Facing continuous losses of natural habitats, botanical gardens seem to pop up as important centre to sustain insect communities. Actually, what distinguishes many of these areas is the fact that the preserved plants are often exotic and that, in the case of Angiosperms, there is a wide variability of flower anthesis and morphology in a restricted area. The role of exotic plant species in attracting floral visitors in such environments, is little known yet. We addressed the question of how successful native and exotic plant species within the same environment were in attracting insects. In summer 2016 and 2017 we performed pollinator surveys at all flowering plants species at the Ghirardi’s botanical garden at Garda Lake (N 45°38’ 21,61’’, E 10° 36’ 40,33’’), Brescia, Italy. Network analysis of plants and native pollinators were performed by distinguishing the origin of plants in two groups, native and exotic. Thus, we assigned the role of each plant group in attracting the bee community. Furthermore, we grouped all bees by functional traits (tongue size) to address the question if bee-plant interactions were driven by plant origin (native/exotic) or by compatibility between tongue size and floral traits. Our results added a novel paradigm in bee-plant interactions in urban areas where, according to our results, exotic species seem to play an important role in network interactions.

Exotic and native plant species and their role attracting native pollinators / M. Giovanetti, G. Fico, C. Giuliani, M. Palamara Mesiano, S. Boff, D. Lupi - In: EurBee8, 8th Congress of apidology : Abstract Book[s.l] : Eurbee, 2018. - pp. 256-256 (( Intervento presentato al 8. convegno EurBee8 8th Congress of Apidology tenutosi a Ghent nel 2018.

Exotic and native plant species and their role attracting native pollinators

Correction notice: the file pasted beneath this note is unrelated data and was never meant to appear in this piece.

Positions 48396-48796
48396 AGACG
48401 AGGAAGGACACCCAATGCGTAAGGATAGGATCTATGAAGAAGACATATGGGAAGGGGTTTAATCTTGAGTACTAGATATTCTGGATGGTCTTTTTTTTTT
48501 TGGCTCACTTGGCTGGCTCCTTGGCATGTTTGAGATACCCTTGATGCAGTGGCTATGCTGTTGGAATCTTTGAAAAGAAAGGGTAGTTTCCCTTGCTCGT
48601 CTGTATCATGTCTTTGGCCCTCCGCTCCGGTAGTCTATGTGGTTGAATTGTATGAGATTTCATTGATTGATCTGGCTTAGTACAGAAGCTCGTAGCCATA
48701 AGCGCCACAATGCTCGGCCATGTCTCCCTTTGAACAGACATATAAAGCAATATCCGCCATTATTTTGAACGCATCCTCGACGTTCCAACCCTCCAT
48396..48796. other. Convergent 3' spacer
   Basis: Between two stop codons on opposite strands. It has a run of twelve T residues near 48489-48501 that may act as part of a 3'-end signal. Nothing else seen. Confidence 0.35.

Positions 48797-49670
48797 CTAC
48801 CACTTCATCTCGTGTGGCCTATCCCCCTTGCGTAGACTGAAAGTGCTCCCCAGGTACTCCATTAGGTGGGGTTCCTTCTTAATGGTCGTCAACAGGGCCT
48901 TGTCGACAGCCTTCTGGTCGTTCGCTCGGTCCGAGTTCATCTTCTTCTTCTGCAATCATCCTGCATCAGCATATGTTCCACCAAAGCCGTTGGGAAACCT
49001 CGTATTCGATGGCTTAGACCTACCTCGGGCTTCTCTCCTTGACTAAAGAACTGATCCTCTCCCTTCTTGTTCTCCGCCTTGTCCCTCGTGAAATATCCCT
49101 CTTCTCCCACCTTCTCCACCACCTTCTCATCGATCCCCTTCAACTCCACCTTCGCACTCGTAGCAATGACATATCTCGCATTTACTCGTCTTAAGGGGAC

G. Fico
Secondo
;
C. Giuliani;M. Palamara Mesiano;S. Boff;D. Lupi
Ultimo
2018

Abstract

Facing continuous losses of natural habitats, botanical gardens seem to pop up as important centre to sustain insect communities. Actually, what distinguishes many of these areas is the fact that the preserved plants are often exotic and that, in the case of Angiosperms, there is a wide variability of flower anthesis and morphology in a restricted area. The role of exotic plant species in attracting floral visitors in such environments, is little known yet. We addressed the question of how successful native and exotic plant species within the same environment were in attracting insects. In summer 2016 and 2017 we performed pollinator surveys at all flowering plants species at the Ghirardi’s botanical garden at Garda Lake (N 45°38’ 21,61’’, E 10° 36’ 40,33’’), Brescia, Italy. Network analysis of plants and native pollinators were performed by distinguishing the origin of plants in two groups, native and exotic. Thus, we assigned the role of each plant group in attracting the bee community. Furthermore, we grouped all bees by functional traits (tongue size) to address the question if bee-plant interactions were driven by plant origin (native/exotic) or by compatibility between tongue size and floral traits. Our results added a novel paradigm in bee-plant interactions in urban areas where, according to our results, exotic species seem to play an important role in network interactions.
Bee community; Garda Lake; network interaction; urban environment
Settore AGR/11 - Entomologia Generale e Applicata
Settore BIO/07 - Ecologia
Settore BIO/15 - Biologia Farmaceutica
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Utilizza questo identificativo per citare o creare un link a questo documento: http://hdl.handle.net/2434/590874
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